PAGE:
While the Rooibos industry has always had environmental preservation at heart, an increased global demand for the tea has compelled the industry to more proactively review its impact across its value chain.
Nicie Vorster, a director of the SA Rooibos Council (SARC) says the industry is renewing its focus on sustainability.
“Ecosystems all over the world are being destabilised due to human impacts. Our warming climate, water scarcity, extreme weather, the increase in infectious diseases and loss of biodiversity are all effects of human intervention. There is such a close link between Rooibos and its environment where climate and weather conditions directly influence production. While agricultural practices can be adapted, changes such as increased temperatures, water shortages and weather extremes create challenges for Rooibos farmers and agriculture as a whole.
“It is important to realise that all of our actions play a part. To address and mitigate the effects of climate change require a collective effort by businesses, NGOs, development organisations and policymakers, and the Rooibos industry too has a role to play. The changes that have over time taken place within the sector, as part of its goal to becoming more sustainable, have already begun to yield, and will continue to deliver, consistent, positive social and environmental outcomes, while also strengthening the economic viability of the sector.”
To symbolically demonstrate the industry’s uncompromising commitment to sustainability, the SARC has constructed a visually impactful public art installation in Johannesburg to culminate with World Environment Day, which falls on Saturday, 5 June.
Mixed media artist, Gina Waldman was commissioned for the art installation, which consists of almost 2 000 cups of various Rooibos tea blends that have been carefully positioned to form a globe when viewed from atop.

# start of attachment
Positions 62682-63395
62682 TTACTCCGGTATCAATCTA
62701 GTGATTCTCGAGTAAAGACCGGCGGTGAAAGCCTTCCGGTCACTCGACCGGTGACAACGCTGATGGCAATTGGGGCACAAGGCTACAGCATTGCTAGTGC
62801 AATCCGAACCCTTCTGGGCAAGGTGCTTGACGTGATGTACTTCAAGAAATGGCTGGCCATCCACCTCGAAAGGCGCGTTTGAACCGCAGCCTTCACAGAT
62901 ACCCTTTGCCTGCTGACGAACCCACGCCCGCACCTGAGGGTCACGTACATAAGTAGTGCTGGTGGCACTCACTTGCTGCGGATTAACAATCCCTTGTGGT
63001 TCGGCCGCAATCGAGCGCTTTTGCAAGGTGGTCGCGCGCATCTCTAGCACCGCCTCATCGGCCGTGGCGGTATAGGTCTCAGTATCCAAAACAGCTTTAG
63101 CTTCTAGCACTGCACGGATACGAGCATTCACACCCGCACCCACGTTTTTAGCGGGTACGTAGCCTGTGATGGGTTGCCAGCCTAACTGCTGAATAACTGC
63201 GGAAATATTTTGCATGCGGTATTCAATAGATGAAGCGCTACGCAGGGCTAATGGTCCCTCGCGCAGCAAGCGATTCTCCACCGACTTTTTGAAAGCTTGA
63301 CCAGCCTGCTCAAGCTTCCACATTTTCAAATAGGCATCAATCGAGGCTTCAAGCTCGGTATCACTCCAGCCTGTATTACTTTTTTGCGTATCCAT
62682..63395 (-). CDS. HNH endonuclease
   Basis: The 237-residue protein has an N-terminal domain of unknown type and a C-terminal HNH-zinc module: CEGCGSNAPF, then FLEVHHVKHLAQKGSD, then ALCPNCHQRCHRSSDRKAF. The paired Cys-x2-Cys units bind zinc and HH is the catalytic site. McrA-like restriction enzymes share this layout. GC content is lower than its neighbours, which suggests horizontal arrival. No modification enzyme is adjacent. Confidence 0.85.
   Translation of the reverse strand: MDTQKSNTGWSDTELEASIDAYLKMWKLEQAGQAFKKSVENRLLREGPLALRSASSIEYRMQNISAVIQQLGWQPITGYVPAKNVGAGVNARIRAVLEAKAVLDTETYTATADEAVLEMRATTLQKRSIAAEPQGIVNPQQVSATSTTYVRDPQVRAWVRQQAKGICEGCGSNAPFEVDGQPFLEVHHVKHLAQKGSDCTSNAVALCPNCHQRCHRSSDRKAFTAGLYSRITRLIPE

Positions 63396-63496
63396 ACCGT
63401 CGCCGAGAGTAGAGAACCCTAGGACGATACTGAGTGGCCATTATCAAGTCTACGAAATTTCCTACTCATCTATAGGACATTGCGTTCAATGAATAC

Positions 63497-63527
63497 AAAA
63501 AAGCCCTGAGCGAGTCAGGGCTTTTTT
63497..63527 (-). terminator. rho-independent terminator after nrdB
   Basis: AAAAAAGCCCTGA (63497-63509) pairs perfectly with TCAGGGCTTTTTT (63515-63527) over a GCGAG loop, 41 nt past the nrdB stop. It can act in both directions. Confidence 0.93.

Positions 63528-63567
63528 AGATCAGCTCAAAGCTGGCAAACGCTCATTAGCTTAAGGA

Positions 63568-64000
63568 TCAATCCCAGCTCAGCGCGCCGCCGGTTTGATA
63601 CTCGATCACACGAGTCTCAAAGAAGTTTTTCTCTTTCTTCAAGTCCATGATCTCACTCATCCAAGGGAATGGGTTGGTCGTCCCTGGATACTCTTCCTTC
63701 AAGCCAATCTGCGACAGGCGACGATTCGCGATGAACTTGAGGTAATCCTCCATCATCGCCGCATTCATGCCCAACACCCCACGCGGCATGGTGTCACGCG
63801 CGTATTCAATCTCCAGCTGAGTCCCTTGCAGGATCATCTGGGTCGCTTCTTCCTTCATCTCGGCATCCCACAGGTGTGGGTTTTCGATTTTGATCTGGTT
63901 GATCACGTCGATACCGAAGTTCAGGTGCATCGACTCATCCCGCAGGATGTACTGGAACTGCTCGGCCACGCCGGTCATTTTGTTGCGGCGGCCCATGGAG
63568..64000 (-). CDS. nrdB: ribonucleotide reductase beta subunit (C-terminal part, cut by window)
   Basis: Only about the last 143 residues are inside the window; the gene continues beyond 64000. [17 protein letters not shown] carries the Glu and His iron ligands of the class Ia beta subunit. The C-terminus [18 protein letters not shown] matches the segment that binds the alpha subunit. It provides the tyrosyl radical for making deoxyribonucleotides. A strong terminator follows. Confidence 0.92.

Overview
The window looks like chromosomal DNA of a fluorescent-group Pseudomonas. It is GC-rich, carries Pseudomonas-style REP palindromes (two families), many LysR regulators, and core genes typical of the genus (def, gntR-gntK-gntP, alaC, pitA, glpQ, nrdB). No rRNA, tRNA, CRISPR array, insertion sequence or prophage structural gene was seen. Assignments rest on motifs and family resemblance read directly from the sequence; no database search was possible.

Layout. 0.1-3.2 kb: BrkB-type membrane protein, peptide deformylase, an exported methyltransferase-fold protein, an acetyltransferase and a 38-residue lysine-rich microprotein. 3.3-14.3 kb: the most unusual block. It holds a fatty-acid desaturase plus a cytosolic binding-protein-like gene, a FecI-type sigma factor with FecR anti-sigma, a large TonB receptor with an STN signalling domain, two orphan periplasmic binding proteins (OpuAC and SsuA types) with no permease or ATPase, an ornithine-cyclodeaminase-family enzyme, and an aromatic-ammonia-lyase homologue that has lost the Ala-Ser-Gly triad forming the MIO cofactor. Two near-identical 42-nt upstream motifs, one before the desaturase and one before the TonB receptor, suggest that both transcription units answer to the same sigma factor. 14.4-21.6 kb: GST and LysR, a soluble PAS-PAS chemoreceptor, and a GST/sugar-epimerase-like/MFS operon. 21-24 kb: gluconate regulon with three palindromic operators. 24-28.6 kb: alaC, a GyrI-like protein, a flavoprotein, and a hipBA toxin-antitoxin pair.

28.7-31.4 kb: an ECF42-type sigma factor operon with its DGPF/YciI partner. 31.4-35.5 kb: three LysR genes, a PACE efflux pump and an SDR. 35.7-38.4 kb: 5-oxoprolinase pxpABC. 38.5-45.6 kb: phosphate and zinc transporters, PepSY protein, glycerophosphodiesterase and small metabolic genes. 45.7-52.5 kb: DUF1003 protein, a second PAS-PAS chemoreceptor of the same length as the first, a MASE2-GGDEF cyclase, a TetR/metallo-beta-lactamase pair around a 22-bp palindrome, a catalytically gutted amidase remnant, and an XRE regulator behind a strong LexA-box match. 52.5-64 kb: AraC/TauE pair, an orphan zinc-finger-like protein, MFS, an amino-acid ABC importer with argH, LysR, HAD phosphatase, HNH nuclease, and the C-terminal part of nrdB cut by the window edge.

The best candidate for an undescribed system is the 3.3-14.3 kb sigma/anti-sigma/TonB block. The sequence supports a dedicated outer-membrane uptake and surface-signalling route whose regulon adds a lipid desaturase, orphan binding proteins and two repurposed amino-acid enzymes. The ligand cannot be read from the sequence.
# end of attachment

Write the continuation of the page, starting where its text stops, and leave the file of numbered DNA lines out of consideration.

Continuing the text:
She says the artwork is intended to draw viewers in to take a closer look and decipher the meaning of the work. “We want the public to engage with the artwork and hope that it will assist in the transition towards a more eco-conscious and sustainable society. It serves as a powerful reminder that we all need to play our part in our everyday lives to protect and restore our beautiful planet.”
The 40m² art installation took 70+ hours, a design team of eight and 320 litres of tea to perfect, and can be viewed at the Walter Sisulu National Botanical Garden in Roodepoort up until 5 June.
Vorster says they chose to illustrate their pledge towards social and environmental stewardship in a creative way, because art has the ability to connect with people on emotional and subliminal levels, sometimes inspiring a heightened appreciation for nature or a re-evaluation of human progress. In a way, art connects people to our living environment. “It helps to shape how we view and understand the world, encouraging discussion – in this case about environmental and sustainability issues and often brings people together to unite behind a common cause.”
Some of the strides made by the Rooibos industry in transitioning towards a greener, more sustainable sector are as follows:
The industry and those who have been involved with it over many years have a deep understanding and respect for the relationship between the Rooibos plant and its environment. To protect the Fynbos biome in the Cederberg – the only region in the world where Rooibos is farmed – the industry has worked alongside government and NGOs to establish the Greater Cederberg Biodiversity Corridor (GCBC) to preserve the area’s unique biodiversity. Approximately, 70 406 ha is now under conservation through stewardship agreements and a further 282 953 ha is under voluntary agreements with the biodiversity and business projects in the Rooibos and other agricultural industries.
Farmers have also adopted best practice farming methods through crop rotation, the use of Integrated Pest Management Techniques (IPM) and decreased use of chemicals. As Rooibos is connected to nature, it is also connected to the people of the Cederberg and improved, and stable working conditions remain a strong focus of the industry.
Farmers and processors realise the importance of holistically looking at the interaction between the environment, the Cederberg community and business sustainability within the industry, as well as participation in third-party sustainable certification, which incorporates all of these aspects. Fairtrade, UTZ- and Rainforest Alliance certification™, gives consumers the assurance that Rooibos has been sourced in a way that is better for producers and the environment. The certification means that farms have met the environmental, social and economic standards of both the Fairtrade International, UTZ and the Sustainable Agriculture Network (SAN), which cover ecosystem conservation, worker rights and safety, wildlife protection, water and soil conservation, agrochemical reduction, decent housing, legal wages and contracts for farmworkers.